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Whether you like short and easy hikes, or challenging trails, here is a downright list of the best hikes in Bryce Canyon National Park where you are guaranteed to see breathtaking scenery.

There are other things to do besides hiking the Bryce Canyon Trails!

For a break from the hiking trails in Bryce Canyon, make sure to put Bryce Canyon Scenic Drive along epic viewpoints on your Bryce Canyon itinerary. This scenic drive will take you to some of the best viewpoints in Bryce Canyon National Park.

Bryce Canyon Hiking Tips

  • Elevations in Bryce Canyon National Park Park reach over 9,000 feet. Even mild exertion may leave you feeling completely out of breath, light-headed and nauseated.
  • Keep in mind that all trails below the rim involve steep climbs out of the canyon.
  • Stay on maintained trails. Do not wander off.
  • If you are hiking in winter consider getting crampons and ski poles for extra grip and support
  • Do not feed wildlife. First, they get used to being fed and consequently, they visit the campsites and parking lots looking for food. In addition, human food is not the best option for their diets. Lastly, they bite. Keep your food and your fingers to yourself.

NUMBER 1

Navajo Loop Trail - One of the Most Popular Hikes in Bryce Canyon

Best Hikes in Bryce Canyon

Map of Bryce Canyon Navajo Loop Trail

Image Source: NPS

Bryce Canyon National Park

  • Roundtrip Distance: 1.3 miles (loop), however this Bryce Canyon National Park hike is not a loop in winter when the Wall Street section of the trail is closed.
  • Trail Location: Sunset Point
  • Time: 1-2 hours
  • Elevation Change: 550 feet
  • Difficulty: Moderate

Of all Bryce Canyon hikes, Navajo Loop Trail is one of the most popular hikes in Bryce Canyon National Park!

The hoodoo formations that are along the trail, such as Wall Street, Twin Bridges, and Thor’s Hammer are Bryce Canyon must-see iconic sights.

How to Get to Navajo Loop Trail in Bryce Canyon National Park

Navajo Loop Trailhead is located at Sunset Point.

Sunset Point is located about 2.5 miles from the Visitor Center.

In order to get to Sunset Point Bryce Canyon, you can take the shuttle, which I am highly recommending if you are visiting during summer months.

Otherwise, from the Visitor Center take the main road and proceed for about 2.5 miles until you reach the junction marked with a sign pointing towards Sunset Point. Turn left at the junction and drive for no more than 0.3 miles until you reach the parking area.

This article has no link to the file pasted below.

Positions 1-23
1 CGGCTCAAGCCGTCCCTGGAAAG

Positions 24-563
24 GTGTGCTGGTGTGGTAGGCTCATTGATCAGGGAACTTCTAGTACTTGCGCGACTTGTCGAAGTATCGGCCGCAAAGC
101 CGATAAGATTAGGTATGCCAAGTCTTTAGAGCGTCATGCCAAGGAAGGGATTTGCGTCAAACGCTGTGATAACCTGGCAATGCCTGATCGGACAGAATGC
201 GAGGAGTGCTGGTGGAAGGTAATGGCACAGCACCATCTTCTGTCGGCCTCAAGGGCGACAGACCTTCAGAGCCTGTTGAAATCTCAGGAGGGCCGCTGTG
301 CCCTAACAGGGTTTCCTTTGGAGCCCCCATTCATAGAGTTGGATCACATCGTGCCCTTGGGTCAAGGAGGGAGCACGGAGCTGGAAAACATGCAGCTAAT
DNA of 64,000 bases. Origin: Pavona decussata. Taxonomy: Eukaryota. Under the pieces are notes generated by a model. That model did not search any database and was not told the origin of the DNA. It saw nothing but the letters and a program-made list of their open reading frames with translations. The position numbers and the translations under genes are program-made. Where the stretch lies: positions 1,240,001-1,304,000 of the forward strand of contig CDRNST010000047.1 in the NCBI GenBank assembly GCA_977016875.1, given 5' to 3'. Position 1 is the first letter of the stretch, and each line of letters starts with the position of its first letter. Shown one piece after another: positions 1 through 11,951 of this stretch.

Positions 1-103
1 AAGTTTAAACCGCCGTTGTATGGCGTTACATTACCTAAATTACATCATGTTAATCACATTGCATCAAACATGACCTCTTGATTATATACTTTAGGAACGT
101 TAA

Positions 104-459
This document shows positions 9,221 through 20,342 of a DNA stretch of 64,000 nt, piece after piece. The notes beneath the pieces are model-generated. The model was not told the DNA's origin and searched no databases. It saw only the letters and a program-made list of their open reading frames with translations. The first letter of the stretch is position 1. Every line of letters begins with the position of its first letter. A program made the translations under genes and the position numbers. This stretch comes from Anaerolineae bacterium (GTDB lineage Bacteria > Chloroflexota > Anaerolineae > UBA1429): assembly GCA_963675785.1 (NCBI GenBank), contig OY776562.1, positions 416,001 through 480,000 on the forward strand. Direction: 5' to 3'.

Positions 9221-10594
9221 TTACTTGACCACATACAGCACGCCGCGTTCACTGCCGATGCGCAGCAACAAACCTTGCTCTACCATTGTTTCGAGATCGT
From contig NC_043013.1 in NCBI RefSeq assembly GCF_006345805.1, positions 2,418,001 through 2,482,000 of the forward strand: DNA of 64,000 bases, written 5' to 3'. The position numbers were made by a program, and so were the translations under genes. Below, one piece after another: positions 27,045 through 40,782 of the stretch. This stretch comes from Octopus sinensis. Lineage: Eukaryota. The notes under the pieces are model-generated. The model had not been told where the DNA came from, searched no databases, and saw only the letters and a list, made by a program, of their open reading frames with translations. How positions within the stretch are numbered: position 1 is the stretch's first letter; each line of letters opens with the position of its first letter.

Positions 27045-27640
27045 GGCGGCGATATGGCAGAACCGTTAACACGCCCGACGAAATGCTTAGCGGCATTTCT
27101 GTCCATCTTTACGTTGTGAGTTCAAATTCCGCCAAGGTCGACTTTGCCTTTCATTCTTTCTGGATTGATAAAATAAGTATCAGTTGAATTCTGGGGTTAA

What You Need to Know About Navajo Loop Trail

What you need to know about Navajo Loop Trail, is that it is considered one of the moderate hikes in Bryce Canyon National Park. The reason for this classification is a steep ascent from the canyon.

However, if you feel like giving your heart, lungs and legs a little challenge, I encourage you to take this trail.

Navajo Loop Trail In Bryce Canyon National Park

Navajo Loop Trailhead in Bryce Canyon National Park

Bryce Canyon National Park

The one thing that I can tell you, is that you will not be disappointed with this hike.

The trail travels down into the amphitheater and you get up close to the most famous hoodoos: Wall Street, Twin Bridges, and Thor’s Hammer.

Consider this

You can do Navajo Loop Trail anyway you want it. You can start on the eastern or western side of the loop.

However, keep in mind that the climb back up along the eastern side is a bit easier compared to the western side of the trail. The elevation changes at a more gradual rate on the eastern side. Either way, you will have a few zig-zags to conquer and eventually, you will be back at the top of the rim.

So, here we go! Let’s start on the eastern side of the trail known as Wall Street.

The trail begins with a series of switchbacks that lead you down a cool ravine and all the way to the main valley of Bryce Canyon. Although, the trail is steep in some parts, it descents fairly gradually.

Navajo Loop Trail in Bryce Canyon National Park.

Navajo Loop Trail starts with a series of switchbacks.

Navajo Loop Trail in Bryce Canyon National Park.

Although, Navajo Loop Trail is steep in some parts, it descents gradually.

Eventually, this ravine narrows and starts resembling a slot canyon.

This section of Navajo Loop Trail is known as Wall Street, due to the high, vertical cliffs and narrow passages.

Navajo Loop Trail in Bryce Canyon National Park.

The ravine narrows  and starts resembling a slot canyon.

Navajo Loop Trail in Bryce Canyon National Park.

This section is known as Wall Street, due to the high, vertical cliffs and narrow passages.

At this point, you reached the bottom of the main canyon and looking up at the hoodoos from below makes you realize the sheer size of these fantastic rock formations.

Navajo Loop Trail in Bryce Canyon National Park.

Looking up at the hoodoos from the bottom of the canyon.

Navajo Loop Trail in Bryce Canyon National Park.